The citywide festival entered double figures with one of its most vibrant parades yet

Its spectacular parade has seen everything from Archimedes in his bathtub to green boggarts and giant polar bears, attracting tens of thousands of spectators from across the world. But Manchester Day is more than a parade: it’s a celebration of inclusivity, collaboration and a proud testament to multicultural Manchester - for its people, by its people. 

That’s why the free family event celebrated its tenth anniversary last Sunday with the theme of ’10 out of 10’: awarding top marks to the city’s cultures, communities and astounding achievements across industry, science, music, fashion, education and sport. 

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Creatives from Brazil, Croatia, Egypt and Kerala joined Walk the Plank to create this year’s parade

This year’s parade saw over 40 community groups take part in a colourful pageant, each of whom created their own individual response to the theme 10/10. Leading proceedings was a collaborative piece that celebrated the spirit of modern Manchester, and a diverse range of subjects and achievements were brought to life through incredible floats and costumes. 

Manchester Splash Community Swimming Club commemorated Ethel Sunny Lowry, a Victoria Baths regular and the first woman to cross the English Channel, while Oldham’s One Eyed Theatre showcased the industrial heritage of the city with their steam punk-inspired mix of cogs and wheels. 

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Creators Walk the Plank have been applauded for their green approach to the carnival, with floats made from recycled or sustainable materials and avoiding the use of petrol power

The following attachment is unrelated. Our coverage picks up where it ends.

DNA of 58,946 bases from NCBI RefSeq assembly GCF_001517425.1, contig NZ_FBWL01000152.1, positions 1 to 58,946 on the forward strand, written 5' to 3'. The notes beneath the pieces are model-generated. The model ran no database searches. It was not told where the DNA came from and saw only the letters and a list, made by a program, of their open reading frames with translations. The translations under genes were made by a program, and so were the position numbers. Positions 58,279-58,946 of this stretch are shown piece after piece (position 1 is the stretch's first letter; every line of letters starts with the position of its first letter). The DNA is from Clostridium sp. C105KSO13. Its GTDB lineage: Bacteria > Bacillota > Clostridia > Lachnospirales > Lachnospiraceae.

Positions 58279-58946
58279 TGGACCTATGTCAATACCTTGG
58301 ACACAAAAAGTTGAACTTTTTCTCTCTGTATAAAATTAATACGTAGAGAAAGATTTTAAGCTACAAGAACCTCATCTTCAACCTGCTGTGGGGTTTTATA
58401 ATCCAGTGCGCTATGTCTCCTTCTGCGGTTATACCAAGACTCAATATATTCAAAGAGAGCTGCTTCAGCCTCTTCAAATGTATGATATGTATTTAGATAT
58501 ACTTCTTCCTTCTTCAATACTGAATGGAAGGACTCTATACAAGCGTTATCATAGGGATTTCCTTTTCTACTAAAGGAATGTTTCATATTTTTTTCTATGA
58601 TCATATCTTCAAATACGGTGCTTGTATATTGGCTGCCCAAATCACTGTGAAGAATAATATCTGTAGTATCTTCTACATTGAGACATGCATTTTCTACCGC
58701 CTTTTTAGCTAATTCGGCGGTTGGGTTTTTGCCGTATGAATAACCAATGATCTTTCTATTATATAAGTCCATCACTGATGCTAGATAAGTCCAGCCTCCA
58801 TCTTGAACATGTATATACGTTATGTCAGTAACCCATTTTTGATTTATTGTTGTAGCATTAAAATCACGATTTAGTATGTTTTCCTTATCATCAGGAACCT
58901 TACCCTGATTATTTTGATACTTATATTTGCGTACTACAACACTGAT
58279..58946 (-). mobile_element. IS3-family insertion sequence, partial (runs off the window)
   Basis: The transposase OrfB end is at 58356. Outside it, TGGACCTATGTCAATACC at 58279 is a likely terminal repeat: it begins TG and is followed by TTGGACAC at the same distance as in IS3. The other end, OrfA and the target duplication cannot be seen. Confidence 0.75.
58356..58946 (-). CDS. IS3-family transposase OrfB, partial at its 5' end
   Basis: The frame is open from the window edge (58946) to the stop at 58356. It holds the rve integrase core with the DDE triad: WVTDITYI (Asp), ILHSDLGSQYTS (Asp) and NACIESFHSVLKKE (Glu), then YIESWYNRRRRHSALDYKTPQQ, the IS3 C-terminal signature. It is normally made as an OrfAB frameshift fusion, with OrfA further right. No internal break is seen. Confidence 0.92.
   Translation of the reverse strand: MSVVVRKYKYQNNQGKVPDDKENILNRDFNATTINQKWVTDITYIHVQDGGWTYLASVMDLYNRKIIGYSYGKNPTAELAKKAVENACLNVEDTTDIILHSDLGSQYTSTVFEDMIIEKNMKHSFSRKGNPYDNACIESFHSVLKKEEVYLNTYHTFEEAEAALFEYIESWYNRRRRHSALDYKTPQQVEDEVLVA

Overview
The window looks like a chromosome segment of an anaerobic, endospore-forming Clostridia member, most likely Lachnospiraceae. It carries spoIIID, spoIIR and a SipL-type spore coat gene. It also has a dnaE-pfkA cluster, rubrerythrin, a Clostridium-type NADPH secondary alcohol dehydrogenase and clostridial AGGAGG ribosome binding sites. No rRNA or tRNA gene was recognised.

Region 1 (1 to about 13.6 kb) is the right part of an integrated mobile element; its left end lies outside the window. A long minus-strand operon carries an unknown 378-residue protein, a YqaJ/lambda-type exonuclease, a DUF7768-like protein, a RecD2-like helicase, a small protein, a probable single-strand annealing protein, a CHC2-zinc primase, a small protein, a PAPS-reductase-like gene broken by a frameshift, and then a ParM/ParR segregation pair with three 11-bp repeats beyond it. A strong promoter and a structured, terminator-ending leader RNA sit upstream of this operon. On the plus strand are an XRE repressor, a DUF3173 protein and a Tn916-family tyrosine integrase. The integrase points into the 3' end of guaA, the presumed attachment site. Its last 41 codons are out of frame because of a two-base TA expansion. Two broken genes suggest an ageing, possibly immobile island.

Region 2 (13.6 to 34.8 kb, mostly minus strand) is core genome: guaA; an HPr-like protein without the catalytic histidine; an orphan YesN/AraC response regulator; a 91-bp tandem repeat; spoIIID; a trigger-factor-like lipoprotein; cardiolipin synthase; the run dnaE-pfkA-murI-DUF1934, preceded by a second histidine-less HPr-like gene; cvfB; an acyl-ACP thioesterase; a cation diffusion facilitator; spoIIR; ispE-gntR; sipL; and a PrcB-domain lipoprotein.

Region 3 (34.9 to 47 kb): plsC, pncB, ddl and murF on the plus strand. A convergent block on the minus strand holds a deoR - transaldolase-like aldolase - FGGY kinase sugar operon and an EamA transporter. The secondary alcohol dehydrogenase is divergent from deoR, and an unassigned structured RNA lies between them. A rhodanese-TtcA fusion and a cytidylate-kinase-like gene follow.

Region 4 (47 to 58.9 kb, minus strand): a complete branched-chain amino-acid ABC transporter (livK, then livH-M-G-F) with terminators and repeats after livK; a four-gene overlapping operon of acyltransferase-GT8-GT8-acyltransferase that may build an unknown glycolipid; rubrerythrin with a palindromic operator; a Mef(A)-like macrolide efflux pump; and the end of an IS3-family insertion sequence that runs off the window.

Global cultures were represented by an array of groups including: Bangladeshi organisation Anamika, Colibri Mexican Folkdance UK group, Manchester Chinese Centre, Filipino Anglo Club, Indian Association Manchester, Caribbean group KYSO and the British Pakistani Cultural Association.

The parade also gave the chance for important voices and causes to be heard, including the endangered orangutan - represented by the Voice of Ansi - and Manchester Young Lives, who work with disadvantaged youths. 

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LGBTQ+ charity The Men’s Room celebrated the 70th anniversary of the Universal Declaration of Human Rights with a t-shirt design by Chinese artists Ai Weiwei

Councillor Pat Karney, Chair of Manchester Day, said: “Ten years ago, when we set out to celebrate all the things which make Manchester great, we would never have imagined just how quickly Manchester Day was taken into people’s hearts.

“Manchester has gone through so much in the past ten years. We have had soaring highs and desperate lows. But what has never changed is the enduring spirit of the people of this city. This day has always been about them and I am so proud that we have been able to reach this milestone.

“It’s not often that I’m lost for words but on days like today it’s hard to express how proud you feel to see thousands of people parading through Deansgate united by the common bond we all share - our love of Manchester.” 

Here are some snaps from the day…

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Photos: Mark Waugh